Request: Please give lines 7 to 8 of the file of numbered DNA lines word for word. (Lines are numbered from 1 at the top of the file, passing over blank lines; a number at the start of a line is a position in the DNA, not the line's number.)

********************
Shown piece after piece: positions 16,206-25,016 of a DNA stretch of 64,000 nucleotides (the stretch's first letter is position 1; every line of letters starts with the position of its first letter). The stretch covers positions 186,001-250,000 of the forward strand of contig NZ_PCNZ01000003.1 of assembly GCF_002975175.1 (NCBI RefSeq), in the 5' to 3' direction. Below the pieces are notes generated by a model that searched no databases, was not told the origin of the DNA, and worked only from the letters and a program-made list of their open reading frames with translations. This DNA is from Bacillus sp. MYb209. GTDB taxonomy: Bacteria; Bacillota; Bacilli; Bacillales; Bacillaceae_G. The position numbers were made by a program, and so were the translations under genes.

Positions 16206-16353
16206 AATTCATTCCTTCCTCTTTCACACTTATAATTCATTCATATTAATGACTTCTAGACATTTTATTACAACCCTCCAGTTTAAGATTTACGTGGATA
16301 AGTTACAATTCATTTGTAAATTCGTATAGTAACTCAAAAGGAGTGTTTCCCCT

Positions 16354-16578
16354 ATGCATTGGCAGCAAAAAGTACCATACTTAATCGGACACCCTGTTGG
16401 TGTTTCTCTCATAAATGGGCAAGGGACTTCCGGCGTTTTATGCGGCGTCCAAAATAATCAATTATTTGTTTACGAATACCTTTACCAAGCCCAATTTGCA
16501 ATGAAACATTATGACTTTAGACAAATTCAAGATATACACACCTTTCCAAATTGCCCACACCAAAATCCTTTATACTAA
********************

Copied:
16401 TGTTTCTCTCATAAATGGGCAAGGGACTTCCGGCGTTTTATGCGGCGTCCAAAATAATCAATTATTTGTTTACGAATACCTTTACCAAGCCCAATTTGCA
16501 ATGAAACATTATGACTTTAGACAAATTCAAGATATACACACCTTTCCAAATTGCCCACACCAAAATCCTTTATACTAA